In fact, if you’re able to do a something special — cut a few flowers from the garden and put them in a vase on the kitchen table, or make her a fresh cup of coffee, she will be more grateful than you can ever imagine. A simple gesture like this could make the difference between her feeling fractured or healed, appreciated or emptied out.

Today is not a normal day and she is a fragile but empty vase, waiting to be filled with kind words, love, and gentleness. Rub her feet, massage her shoulders; ask her how she’s doing.

She will be filled and healed by you and, in turn, she will be able to help heal you and get your family up and running again.

Friends, neighbors, family, church family: kind, supportive words are good; prayers are golden. Even if you’re not sure what to say, or feel your words are trite, you can’t go wrong with these:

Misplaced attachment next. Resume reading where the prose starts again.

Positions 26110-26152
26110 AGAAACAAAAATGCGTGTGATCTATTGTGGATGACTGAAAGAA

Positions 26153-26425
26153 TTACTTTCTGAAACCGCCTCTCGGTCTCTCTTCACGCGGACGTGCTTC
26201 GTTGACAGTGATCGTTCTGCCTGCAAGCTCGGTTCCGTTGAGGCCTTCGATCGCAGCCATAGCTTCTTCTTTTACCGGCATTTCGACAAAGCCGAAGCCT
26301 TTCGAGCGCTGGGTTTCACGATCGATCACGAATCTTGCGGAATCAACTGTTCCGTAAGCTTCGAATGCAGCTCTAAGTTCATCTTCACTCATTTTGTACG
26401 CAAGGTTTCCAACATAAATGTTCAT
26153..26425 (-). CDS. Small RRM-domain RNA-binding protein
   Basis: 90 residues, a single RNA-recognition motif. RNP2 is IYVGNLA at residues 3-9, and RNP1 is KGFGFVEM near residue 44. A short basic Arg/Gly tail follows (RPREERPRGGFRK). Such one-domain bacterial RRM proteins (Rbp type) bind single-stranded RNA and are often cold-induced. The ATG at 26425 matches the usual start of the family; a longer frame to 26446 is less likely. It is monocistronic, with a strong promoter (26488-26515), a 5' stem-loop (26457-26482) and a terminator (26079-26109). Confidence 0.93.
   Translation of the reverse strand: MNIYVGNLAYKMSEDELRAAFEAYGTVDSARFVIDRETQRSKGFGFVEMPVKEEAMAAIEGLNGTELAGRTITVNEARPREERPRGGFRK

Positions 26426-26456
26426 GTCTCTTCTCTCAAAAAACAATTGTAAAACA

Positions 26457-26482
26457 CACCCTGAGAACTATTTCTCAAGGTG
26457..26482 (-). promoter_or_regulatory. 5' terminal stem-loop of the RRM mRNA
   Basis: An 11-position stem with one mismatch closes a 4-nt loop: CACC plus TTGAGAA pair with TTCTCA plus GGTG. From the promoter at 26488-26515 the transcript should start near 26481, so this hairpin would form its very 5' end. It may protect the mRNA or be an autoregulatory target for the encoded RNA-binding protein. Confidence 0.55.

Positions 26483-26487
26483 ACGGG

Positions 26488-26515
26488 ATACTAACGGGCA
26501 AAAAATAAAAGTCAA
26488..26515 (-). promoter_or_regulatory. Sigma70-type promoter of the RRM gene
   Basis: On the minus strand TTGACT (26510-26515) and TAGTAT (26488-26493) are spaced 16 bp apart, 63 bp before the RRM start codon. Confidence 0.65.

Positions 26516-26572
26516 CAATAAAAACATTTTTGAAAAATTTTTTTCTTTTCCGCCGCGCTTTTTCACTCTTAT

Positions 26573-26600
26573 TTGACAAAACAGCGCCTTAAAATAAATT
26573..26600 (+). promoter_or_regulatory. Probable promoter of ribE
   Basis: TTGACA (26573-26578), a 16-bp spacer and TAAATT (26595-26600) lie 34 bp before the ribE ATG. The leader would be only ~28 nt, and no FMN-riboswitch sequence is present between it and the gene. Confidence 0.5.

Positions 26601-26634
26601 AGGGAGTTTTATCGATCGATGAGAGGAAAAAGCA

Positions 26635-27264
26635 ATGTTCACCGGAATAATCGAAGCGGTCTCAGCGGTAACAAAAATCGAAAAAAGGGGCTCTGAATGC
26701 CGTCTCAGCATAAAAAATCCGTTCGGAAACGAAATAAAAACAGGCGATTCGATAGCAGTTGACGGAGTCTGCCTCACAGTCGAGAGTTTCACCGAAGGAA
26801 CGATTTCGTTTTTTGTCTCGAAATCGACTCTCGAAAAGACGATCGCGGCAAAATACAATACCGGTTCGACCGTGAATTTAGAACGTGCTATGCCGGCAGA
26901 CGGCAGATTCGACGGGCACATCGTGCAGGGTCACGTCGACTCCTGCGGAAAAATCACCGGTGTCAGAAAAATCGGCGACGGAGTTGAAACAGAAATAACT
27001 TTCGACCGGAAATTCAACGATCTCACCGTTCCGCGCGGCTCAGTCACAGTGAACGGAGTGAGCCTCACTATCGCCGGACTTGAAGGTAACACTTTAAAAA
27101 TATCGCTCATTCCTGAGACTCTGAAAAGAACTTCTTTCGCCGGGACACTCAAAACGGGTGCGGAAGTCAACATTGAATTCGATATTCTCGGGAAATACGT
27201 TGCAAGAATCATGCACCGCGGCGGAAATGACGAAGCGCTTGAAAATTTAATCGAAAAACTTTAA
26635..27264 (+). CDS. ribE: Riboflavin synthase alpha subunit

• “I’m so sorry you have to go through this.”
  • “How can I help?”
  • “I’ll be praying for you.”
  • Or, my favorite: “Let me bring you dinner.”

If you’re able to follow up your promise to pray with a quick texted or emailed prayer, or a call within a few days, she will feel warmed, comforted.

Food and company matter. Stop by to chat and drop off some muffins or a casserole. Don’t assume she’s too busy to talk; she’s probably exhausted her husband’s and mom’s patience on certain topics and could use a fresh ear. Take time to talk, or better yet, listen — really listen.

On the other hand, here are a few things you shouldn’t do:

  • By all means, ask questions, but don’t question her decisions or actions {this will feel like an attack}.
  • Don’t assume she’s got it all under control just because she appears outwardly calm.
  • Don’t assume that it gets easier on the third (or tenth) hospital stay, because it really doesn’t.